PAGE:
Are you addicted to your smartphone? My experiences using a dumbphone and tablet combination to break the habit

Smartphones are incredible tools and toys that make our lives easier, more productive, more social and more fun. All great things, right? But like anything in life, too much of a good thing can become a bad thing. This is especially true with smartphones (Android, or otherwise): we can actually use them to our detriment. I discovered this the hard way…but thankfully found a solution: replacing my smartphone with a “dumb phone” and a tablet to set some healthy boundaries on my “tech time”. Read on past the break to hear my experience of disconnecting.

If you’re anything like me, you love your smartphone. We use them for everything: checking the weather, tracking calories, reading articles, writing emails, social networking, taking pictures, texting, and more. We get so used to pulling them out of our pocket that we soon feel naked if we don’t have the thing in our hands. When we’re bored, we pull them out and mindlessly flick through our home screens, even if there is nothing to look at. We reach for them the second our lunch-buddy gets up to go to the bathroom to see if we’ve gotten a new message or check our Facebook feed. Instead of playing with our kids at the park we’re busy trying to capture the perfect picture of them, find the right Instagram filter, and come up with some witty caption to post to our social networks. Instead of enjoying dinner with our significant other, gazing into their beautiful eyes, we’re gazing into our lifeless screens, engaging with friends who are not even at the table with us.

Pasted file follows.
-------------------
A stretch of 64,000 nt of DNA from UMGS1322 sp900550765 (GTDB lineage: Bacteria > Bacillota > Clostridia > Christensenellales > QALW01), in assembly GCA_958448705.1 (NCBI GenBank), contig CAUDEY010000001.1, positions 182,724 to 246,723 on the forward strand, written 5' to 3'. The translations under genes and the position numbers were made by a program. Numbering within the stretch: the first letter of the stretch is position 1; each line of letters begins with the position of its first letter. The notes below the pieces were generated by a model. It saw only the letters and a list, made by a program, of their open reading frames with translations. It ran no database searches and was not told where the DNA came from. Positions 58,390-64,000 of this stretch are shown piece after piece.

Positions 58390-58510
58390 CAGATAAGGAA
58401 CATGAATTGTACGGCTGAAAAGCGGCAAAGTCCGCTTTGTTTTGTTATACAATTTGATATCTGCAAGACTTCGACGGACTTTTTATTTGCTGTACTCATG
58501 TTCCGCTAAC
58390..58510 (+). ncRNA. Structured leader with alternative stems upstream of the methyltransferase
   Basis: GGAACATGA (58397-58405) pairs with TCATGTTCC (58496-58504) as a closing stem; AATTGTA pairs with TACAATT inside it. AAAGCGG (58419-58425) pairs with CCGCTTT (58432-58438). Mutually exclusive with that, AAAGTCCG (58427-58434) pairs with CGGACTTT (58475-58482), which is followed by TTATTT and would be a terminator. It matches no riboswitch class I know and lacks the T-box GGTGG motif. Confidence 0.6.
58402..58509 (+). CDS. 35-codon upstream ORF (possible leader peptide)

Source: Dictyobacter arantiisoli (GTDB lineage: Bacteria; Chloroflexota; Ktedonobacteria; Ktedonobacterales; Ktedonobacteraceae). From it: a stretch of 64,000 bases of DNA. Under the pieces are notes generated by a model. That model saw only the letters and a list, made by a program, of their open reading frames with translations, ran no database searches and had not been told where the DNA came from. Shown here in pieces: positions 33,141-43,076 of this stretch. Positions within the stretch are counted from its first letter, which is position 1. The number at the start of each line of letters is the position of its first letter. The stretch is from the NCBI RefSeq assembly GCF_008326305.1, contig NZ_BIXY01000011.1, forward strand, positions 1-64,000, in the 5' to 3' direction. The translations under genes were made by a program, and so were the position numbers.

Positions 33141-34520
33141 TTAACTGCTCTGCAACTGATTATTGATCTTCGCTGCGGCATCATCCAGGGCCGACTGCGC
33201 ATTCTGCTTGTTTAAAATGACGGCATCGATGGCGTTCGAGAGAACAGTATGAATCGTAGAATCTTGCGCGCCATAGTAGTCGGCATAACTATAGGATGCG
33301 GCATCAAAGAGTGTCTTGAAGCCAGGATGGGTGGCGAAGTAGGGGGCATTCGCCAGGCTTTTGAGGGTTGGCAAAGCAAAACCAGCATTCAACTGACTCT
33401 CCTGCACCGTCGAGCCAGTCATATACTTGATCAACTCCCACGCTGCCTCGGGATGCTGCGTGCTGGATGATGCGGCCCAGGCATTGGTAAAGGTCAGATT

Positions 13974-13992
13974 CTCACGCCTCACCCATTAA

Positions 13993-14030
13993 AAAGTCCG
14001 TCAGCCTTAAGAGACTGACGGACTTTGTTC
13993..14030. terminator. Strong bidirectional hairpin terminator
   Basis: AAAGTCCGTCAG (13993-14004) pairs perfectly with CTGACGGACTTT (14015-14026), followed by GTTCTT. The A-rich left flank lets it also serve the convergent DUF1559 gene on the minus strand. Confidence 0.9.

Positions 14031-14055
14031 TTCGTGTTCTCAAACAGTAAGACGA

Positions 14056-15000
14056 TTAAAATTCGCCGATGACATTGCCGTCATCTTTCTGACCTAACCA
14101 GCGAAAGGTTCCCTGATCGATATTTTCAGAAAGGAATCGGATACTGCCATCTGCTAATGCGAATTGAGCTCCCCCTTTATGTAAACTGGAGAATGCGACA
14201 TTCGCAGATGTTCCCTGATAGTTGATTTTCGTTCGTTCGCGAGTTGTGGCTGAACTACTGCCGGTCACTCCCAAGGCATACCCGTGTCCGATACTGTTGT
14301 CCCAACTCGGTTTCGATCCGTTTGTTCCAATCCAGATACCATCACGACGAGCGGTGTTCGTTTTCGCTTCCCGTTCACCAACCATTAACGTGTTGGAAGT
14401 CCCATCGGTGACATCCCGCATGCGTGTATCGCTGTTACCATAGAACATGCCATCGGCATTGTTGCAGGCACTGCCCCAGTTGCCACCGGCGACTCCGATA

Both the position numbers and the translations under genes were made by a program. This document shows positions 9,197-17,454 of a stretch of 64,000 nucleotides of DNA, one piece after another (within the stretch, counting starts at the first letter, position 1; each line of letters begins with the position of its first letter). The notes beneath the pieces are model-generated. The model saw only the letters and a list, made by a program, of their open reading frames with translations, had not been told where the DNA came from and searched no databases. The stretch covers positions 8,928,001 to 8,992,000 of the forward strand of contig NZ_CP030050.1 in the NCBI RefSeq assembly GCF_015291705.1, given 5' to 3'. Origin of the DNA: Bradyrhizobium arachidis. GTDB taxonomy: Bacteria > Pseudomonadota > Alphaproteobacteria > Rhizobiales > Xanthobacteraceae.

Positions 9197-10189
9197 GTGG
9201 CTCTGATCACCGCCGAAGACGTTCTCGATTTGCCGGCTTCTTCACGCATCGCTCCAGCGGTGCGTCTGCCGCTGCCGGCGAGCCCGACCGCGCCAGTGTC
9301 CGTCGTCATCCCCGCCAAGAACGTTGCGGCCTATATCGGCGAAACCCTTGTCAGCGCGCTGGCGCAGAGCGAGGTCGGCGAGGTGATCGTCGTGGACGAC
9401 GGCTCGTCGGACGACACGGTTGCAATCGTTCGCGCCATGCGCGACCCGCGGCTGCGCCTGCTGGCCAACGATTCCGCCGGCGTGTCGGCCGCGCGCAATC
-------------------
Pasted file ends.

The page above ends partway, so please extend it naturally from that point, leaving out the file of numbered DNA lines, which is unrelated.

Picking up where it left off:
The list goes on and on, but the gist of it is this: some of us have become  so connected to the “alternate world” found within our phones, that we have become disconnected from the real world in which we live. I was one of those people.

My smartphone was ruining my life by enhancing it. I had become over-connected. I missed the simplicity and slowness of life, the time to think, the deep conversations, the uninterrupted blocks of time where I wasn’t being bombarded by emails.  I needed a change, so I decided to take drastic measures: I would sell my smartphone, buy a cheap dumb phone, and carry my Nexus 7 tablet with me to work for basic productivity tasks (taking notes, adding events to my calendar, and keeping my contacts in sync). The benefit of the tablet was that I could retain some sort of connection, but I wouldn’t be able to take it with me EVERYWHERE. This would allow me to be truly disconnected from the bombardment of notifications and distractions while out and about, thus allowing me to be fully engaged in whatever situation I found myself. I liked my plan and was so committed to it that I even sold my coveted and hard-to-acquire Nexus 4 the day that it arrived (I didn’t even open it! Crazy, I know)!